Dorsey said that anyone trying to get clean by going to a 30-day inpatient program needs to have other services lined up afterwards. I also heard that from Ray Goode, the community outreach manager with the BrightView treatment center.

Ray Goode is BrightView's community outreach manager.
Ray Goode is BrightView's community outreach manager.

RAY GOODE: They come back to their home, and their same places, family, and it's really difficult to navigate that addiction without having services available to them. … So I'm trying to work with the places in Arlington, Northern Virginia, Virginia Beach, things like that, to be able to say … "make sure patients have resources available to them as they leave an inpatient program." It's so critical to their recovery.

BrightView is a private provider offering individual and group therapy, case management, and medically assisted treatment. Goode told me they take all types of insurance, and help uninsured patients sign up for Medicaid or apply for financial assistance.

For a quantitative look at this issue, specifically opioids, let's refer to a recent report that the Northwest Virginia Regional Drug and Gang Task Force presented to the drug court staff. The task force currently operates in Winchester, Front Royal, and the counties of Clarke, Frederick, Page, and Shenandoah.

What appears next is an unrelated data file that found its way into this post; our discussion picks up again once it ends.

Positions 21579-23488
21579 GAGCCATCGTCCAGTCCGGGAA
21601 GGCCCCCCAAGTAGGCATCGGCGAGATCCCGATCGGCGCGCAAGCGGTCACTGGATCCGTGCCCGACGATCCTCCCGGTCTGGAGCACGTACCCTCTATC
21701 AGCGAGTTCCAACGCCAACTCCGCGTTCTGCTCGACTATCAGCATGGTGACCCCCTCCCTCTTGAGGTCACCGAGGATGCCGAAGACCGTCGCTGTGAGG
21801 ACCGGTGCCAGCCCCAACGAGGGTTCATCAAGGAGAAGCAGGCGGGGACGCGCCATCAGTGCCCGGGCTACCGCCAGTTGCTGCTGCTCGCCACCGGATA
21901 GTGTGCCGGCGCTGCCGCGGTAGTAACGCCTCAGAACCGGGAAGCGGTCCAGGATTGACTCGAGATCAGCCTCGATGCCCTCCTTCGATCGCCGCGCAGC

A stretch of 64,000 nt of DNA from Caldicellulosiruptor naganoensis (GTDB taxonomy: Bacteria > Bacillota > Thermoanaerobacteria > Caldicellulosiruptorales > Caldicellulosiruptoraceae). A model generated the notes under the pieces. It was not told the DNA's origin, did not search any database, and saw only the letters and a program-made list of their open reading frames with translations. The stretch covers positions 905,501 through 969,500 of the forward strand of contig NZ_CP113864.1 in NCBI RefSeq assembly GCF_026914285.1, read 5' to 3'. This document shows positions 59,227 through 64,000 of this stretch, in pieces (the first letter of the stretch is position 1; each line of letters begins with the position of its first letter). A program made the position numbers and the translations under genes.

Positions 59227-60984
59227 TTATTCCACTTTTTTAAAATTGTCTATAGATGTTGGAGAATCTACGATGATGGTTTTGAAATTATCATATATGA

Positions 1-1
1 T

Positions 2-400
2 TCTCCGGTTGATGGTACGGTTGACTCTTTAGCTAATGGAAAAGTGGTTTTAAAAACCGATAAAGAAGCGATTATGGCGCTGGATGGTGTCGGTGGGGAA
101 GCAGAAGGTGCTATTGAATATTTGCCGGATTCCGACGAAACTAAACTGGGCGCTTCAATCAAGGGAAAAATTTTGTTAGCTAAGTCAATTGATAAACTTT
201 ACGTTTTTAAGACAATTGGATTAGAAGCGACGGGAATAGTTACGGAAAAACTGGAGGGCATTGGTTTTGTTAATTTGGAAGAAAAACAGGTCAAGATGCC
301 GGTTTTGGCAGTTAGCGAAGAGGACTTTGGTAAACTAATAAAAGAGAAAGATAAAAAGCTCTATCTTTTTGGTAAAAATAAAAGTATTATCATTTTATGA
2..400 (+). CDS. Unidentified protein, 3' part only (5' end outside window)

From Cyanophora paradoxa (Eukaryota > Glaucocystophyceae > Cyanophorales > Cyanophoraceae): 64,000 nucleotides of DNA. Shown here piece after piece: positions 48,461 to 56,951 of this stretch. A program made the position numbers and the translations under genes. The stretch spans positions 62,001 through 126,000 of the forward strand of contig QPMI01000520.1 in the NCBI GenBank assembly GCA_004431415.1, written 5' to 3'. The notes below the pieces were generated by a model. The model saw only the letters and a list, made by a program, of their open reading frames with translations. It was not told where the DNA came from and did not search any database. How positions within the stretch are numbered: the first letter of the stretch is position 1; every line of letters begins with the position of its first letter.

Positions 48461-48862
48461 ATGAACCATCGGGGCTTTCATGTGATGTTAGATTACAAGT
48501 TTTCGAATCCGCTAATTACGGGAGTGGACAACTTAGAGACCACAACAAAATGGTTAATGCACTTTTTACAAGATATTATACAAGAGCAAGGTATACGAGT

One angle is the amount of drugs collected by law enforcement. The report states that, in 2021, the task force seized a little over 1,000 grams of fentanyl. Last year, it was more than double that – most commonly, in the form of blue fentanyl pills that are made to look like 30 milligram tablets of oxycodone.

Their data counted 250 overdoses in the region in 2021. Twenty-six of those were fatal. In 2022, there were just 165 overdoses reported, but 31 were fatal. However, those numbers could be misleading about the frequency of non-fatal overdoses.

Winchester Police Corporal Nathan Morris has responded to a lot of overdose calls in his 12 years with the department.